Chapter 1 - Introduction. This provides an overview of mental and behavioural disorders (MBD) definitions and current knowledge about MBD in pregnancy. Maternal MBD in pregnancy are often overlooked. Most studies of MBD in pregnancy focused on a single class of MBD. This thesis used linked data from NSW Perinatal Data Collection and the NSW Admitted Patient Data Collection to assess diagnosed MBD in NSW maternities between 2002 and 2006. Chapter 2 – Methods. Describes data linkage, MBD definitions and preliminary data processing. Chapter 3 – Admissions for MBD in pregnancy. A study to compare rates of MBD admissions in pregnancy relative to MBD admissions in a baseline period. Overall, admissions for MBD were lower in early pregnancy (RR 0.71) and higher in late pregnancy (RR 1.91). Drug disorder admissions were more than 3-fold higher in late pregnancy. Schizophrenia admissions increased from early pregnancy and alcohol admissions remained lower throughout pregnancy. Baseline MBD admissions rates were higher for multiparous than primiparous maternities. Chapter 4 – Admissions with MBD in pregnancy. MBD prevalence in pregnancy was 2.4% overall, 1.4% for drug/alcohol disorders (DA) and 1.2% mental disorders (MD). Pregnancy DA prevalence was the same, psychotic disorder prevalence was half, affective disorder a third and anxiety a tenth that of comparable disorders in women of reproductive age. Coexisting MBD ranged from 23.6% for anxiety to 91.5% for sedative disorders. Smokers and residents in outer regional or more remote locations were identified as maternity populations at high risk of MBD. Chapter 5 – Neonatal outcomes. Assessed relative risks of individual classes of MBD on perinatal mortality, preterm birth, small size at birth, neonatal morbidity, and admission to neonatal intensive care (NICU). Adverse outcomes were on average 3- 4-fold higher for MBD relative to no MBD. Effects were universally attenuated by adjustment for smoking and co-existing MBD. Independent effects of opiate and cannabis disorders remained for most adverse neonatal outcomes, but not for schizophrenia or bipolar disorder. Chapter 6 – Discussion and conclusions. This thesis demonstrates the value of linked population data; has added to the evidence for pregnancy as risk for MBD; provided the first comprehensive prevalence estimates of MBD in pregnancy for all maternities in NSW, including both high and low prevalence MBD; provided evidence to support findings elsewhere of an independent association of alcohol, cannabis, or opiate disorder with poor neonatal outcomes, but not for schizophrenia or bipolar disorder.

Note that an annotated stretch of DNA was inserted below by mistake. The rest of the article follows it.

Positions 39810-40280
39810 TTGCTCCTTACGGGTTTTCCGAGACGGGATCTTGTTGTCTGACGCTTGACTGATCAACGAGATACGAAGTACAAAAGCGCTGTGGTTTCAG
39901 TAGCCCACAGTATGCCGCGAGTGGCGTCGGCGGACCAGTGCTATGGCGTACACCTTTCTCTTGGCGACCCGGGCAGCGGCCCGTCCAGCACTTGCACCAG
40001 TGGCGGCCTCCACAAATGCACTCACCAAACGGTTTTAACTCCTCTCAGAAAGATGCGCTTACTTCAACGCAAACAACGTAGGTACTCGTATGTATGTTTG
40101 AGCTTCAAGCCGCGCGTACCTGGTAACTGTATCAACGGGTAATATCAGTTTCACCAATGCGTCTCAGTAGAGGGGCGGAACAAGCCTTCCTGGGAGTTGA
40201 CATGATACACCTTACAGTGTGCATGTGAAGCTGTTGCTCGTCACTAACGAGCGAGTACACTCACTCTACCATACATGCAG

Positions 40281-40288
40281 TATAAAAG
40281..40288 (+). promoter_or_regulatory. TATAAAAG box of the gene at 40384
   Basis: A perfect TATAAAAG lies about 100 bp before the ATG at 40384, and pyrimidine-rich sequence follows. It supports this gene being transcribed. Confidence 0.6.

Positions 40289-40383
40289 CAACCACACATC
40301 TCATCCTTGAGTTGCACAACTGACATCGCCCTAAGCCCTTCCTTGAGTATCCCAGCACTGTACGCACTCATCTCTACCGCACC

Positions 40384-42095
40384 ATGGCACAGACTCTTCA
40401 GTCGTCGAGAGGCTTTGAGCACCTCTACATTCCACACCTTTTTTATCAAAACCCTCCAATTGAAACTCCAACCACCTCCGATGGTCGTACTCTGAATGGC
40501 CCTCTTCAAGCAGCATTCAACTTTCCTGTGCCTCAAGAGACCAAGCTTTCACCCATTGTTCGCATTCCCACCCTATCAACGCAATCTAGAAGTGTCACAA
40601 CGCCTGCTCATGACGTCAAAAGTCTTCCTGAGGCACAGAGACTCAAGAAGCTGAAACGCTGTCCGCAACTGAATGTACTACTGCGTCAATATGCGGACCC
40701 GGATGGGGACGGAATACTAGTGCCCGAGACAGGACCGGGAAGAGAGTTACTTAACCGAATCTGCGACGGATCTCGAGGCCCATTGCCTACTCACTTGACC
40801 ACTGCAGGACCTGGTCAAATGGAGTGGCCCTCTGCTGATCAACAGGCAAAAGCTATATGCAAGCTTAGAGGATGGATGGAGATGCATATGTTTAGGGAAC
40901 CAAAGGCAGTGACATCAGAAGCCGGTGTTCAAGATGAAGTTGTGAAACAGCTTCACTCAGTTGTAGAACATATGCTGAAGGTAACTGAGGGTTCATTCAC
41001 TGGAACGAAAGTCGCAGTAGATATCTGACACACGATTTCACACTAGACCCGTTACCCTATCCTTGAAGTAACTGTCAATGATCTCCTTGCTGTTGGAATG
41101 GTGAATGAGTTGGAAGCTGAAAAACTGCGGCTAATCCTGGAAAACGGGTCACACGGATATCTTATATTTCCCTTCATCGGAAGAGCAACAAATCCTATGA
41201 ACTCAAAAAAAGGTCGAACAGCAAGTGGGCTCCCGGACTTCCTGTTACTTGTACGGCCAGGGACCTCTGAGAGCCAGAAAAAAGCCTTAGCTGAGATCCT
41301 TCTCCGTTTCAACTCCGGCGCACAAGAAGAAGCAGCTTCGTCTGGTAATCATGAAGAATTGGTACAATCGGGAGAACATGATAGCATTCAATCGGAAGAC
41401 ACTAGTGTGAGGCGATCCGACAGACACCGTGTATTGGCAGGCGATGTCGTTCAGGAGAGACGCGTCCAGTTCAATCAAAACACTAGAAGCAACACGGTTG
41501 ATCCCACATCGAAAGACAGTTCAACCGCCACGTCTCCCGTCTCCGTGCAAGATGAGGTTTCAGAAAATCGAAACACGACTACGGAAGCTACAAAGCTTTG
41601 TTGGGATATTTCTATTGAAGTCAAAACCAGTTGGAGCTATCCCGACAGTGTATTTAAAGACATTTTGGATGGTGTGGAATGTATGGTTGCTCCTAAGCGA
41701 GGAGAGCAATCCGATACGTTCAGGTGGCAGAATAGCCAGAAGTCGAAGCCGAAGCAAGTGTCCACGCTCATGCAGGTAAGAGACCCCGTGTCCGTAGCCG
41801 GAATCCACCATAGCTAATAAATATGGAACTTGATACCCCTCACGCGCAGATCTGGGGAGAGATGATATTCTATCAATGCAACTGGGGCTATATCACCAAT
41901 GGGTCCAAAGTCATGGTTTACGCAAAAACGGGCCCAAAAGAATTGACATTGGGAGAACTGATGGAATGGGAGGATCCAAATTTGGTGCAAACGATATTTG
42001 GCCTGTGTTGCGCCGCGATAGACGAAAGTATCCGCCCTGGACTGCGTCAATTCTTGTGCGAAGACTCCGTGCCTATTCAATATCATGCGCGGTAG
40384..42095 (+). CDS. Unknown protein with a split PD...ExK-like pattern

• (2023) Bharat, Chrianna
    Despite strong evidence for the effectiveness of a range of interventions to improve the health and wellbeing of people who are dependent on opioids, morbidity and mortality in this population remains higher than that of the general population. There is a need for innovative approaches to monitor and improve the quality use and safety of available medicines, and to better understand risk factors impacting adverse outcomes in this population. In this thesis, routinely collected administrative data on people with opioid dependence in New South Wales (NSW), Australia, were used to investigate medicine use, including Opioid Agonist Treatment (OAT), opioid analgesics, and other psychotropic medicines. Studies in this thesis examined novel methodological approaches to evaluate medicine exposure and quantify risk, both observed and predicted. This thesis used a diverse range of data sources, including controlled drug registries and pharmaceutical claims databases, linked with health service use and mortality records; and implemented a range of statistical methodologies, including generalised estimating equations, Cox proportional hazards models, and deep learning algorithms. Specifically, this thesis aimed to: (i) estimate retention in OAT and identify person, treatment, and prescriber characteristics that are associated with retention; (ii) develop, evaluate and compare models predicting OAT cessation risk at entry to treatment; (iii) examine trends in opioid analgesic utilisation during periods in and out of OAT; (iv) review methods for generating exposure periods from pharmaceutical dispensing data; and (v) evaluating the all-cause and cause-specific mortality risk associated with opioid analgesics, benzodiazepines, gabapentinoids, and OAT. The first study found retention in OAT to be affected not only by characteristics of the person and their treatment, but also of their prescriber, with longer prescribing tenure associated with increased retention of people in OAT. The results from the second study indicated time-to-event prediction models may be limited in their ability to identify individuals at high cessation risk on entry to OAT. Of the methods used in model development, machine learning approaches performed similarly to traditional statistical methods. In the third study, people with opioid dependence were found to have high rates of recent psychotropic medicine utilisation at the time of opioid analgesic initiation, and reduced opioid analgesic dispensing while engaged in OAT. The fourth study describes a novel method for generating medicine exposure periods from dispensing claims data, developed especially for application to medicines with complex and variable dosing regimens. Finally, in the fifth study, benzodiazepines and gabapentinoids appear to increase mortality risk when used in combination with opioid analgesics, although the risk may be reduced when engaged in OAT. This thesis demonstrates the utility of person-level data linkage and innovative analytical methods to generate real-world evidence about the use and outcomes of prescribed medicines among people with opioid dependence. Awareness of harms in clinical settings and evaluating outcome risk during medicine use would give clinicians the ability to understand who needs prevention and treatment services, ensuring efforts and resources are targeted towards those most at-risk. These represent important strategies for improving quality medicine use and reducing harms among people with opioid dependence.